From A POW Prison, John McCain Emerged A 'Maverick' McCain was shot down during the Vietnam War and was held captive and tortured for years. The ordeal helped fuel his political career.
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From A POW Prison, John McCain Emerged A 'Maverick'

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From A POW Prison, John McCain Emerged A 'Maverick'

From A POW Prison, John McCain Emerged A 'Maverick'

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MICHEL MARTIN, HOST:

We're going to dedicate much of this program today to remembering the life and legacy of Senator John McCain. He represented Arizona for six terms in the Senate, and he died yesterday at his ranch near Sedona, Ariz., at the age of 81. Senator McCain had been battling a form of brain cancer for more than a year. Over the next hour, we'll hear from people who knew him, worked with him, were mentored by him and who reported on him. But even with four decades in office, much of McCain's lasting identity comes from his time spent as a U.S. Navy officer, especially the years he spent as a prisoner of war in Vietnam. And we're going to start by looking at that important part of McCain's legacy. NPR's Don Gonyea has this report.

DON GONYEA, BYLINE: John McCain was a member of the U.S. Naval Academy Class of 1958. In 2017, he was back talking to new graduates. The academy - a family tradition, he said - that for him included earning mediocre grades in the classroom.

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JOHN MCCAIN: My father was here and his father before him. Like me, their standing was closer to the bottom than the top of their class.

GONYEA: His father and grandfather would each become four-star admirals. McCain, who as a cadet collected more than his share of reprimands, would begin his career training to be a Navy pilot. By the mid-'60s, the Vietnam War was escalating, and McCain's squadron became part of that. In 1967, while on a bombing run over Hanoi, his aircraft was hit by ground fire.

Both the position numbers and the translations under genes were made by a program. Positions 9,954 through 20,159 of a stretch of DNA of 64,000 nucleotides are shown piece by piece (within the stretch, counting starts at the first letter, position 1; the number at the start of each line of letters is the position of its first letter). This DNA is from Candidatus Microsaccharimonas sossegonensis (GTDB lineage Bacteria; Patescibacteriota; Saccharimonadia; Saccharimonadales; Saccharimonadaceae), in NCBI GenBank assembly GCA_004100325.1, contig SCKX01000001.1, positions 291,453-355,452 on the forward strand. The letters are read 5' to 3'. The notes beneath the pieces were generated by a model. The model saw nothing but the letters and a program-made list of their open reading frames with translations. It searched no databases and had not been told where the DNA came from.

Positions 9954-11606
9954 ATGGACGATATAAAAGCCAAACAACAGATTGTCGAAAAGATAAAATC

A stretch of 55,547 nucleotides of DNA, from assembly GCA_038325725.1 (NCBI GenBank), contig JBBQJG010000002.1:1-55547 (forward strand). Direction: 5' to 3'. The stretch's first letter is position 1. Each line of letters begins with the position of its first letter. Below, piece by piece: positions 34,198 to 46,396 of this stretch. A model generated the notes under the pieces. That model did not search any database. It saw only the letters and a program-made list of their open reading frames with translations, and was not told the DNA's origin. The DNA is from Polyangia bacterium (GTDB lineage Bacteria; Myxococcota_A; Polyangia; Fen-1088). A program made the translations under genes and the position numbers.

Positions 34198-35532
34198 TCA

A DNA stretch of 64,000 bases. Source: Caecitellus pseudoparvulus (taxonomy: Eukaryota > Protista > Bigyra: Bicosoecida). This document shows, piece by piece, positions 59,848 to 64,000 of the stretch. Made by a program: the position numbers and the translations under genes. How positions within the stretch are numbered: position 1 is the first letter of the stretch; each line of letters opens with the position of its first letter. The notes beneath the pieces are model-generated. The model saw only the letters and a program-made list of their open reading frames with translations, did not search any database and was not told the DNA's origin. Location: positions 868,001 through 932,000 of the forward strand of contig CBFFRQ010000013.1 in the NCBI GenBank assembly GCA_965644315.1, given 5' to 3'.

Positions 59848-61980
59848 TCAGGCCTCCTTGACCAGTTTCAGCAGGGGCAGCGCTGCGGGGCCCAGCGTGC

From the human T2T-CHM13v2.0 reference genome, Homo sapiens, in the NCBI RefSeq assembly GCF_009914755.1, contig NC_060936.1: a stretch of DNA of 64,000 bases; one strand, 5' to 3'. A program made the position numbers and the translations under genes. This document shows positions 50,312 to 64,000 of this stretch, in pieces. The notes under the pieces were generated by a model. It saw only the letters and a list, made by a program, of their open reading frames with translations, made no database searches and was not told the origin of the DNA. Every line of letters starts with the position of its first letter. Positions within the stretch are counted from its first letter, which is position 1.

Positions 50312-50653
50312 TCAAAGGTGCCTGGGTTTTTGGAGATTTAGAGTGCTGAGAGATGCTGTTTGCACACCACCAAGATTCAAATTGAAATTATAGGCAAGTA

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MCCAIN: Surface to air missile hit and took the right wing off my airplane. My airplane violently gyrated. I ejected.

GONYEA: He was knocked unconscious and landed in the lake below. That moment was portrayed in this McCain campaign film.

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UNIDENTIFIED PERSON: Quickly, an angry mob gathered seeking retribution for the rain of bombs. Dragging him from the lake, they broke his shoulder with a rifle butt and bayoneted him repeatedly.

GONYEA: McCain recalled that mob in an interview on C-SPAN.

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MCCAIN: I don't blame them. We're in a war. I don't - didn't like it. But at the same time, when you're in a war and you're captured by the enemy, you can't expect, you know, to have tea.

GONYEA: He was a prisoner of war. Because of the prominence of McCain's family, his captors saw in him potential for propaganda. They offered him an early release from a prison known as the Hanoi Hilton. McCain repeatedly refused the offer. He spoke about it shortly after his release in 1973.

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MCCAIN: A number of times, they were very strong in their tactics trying to get me to possibly embarrass my father and our country.

GONYEA: McCain spent 5 1/2 years enduring torture, beatings and periods of solitary confinement. His time as a POW shaped him. His story helped fuel his political career. And as a senator, he could speak with authority on military matters, most notably when he challenged the George W. Bush administration and its enhanced interrogation of suspected terrorists. McCain declared the practice torture, something he knew firsthand. In the year 2000, Senator McCain paid a return visit to the prison where he'd been a POW.

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MCCAIN: I still despise those who inflicted pain unnecessarily on me and my fellow prisoners. But I hold no ill will towards the Vietnamese people, either north or south.

GONYEA: The former prisoner then talked about his many friendships with many Vietnamese in the years since, adding that he always admired and respected the Vietnamese people. Don Gonyea, NPR News.

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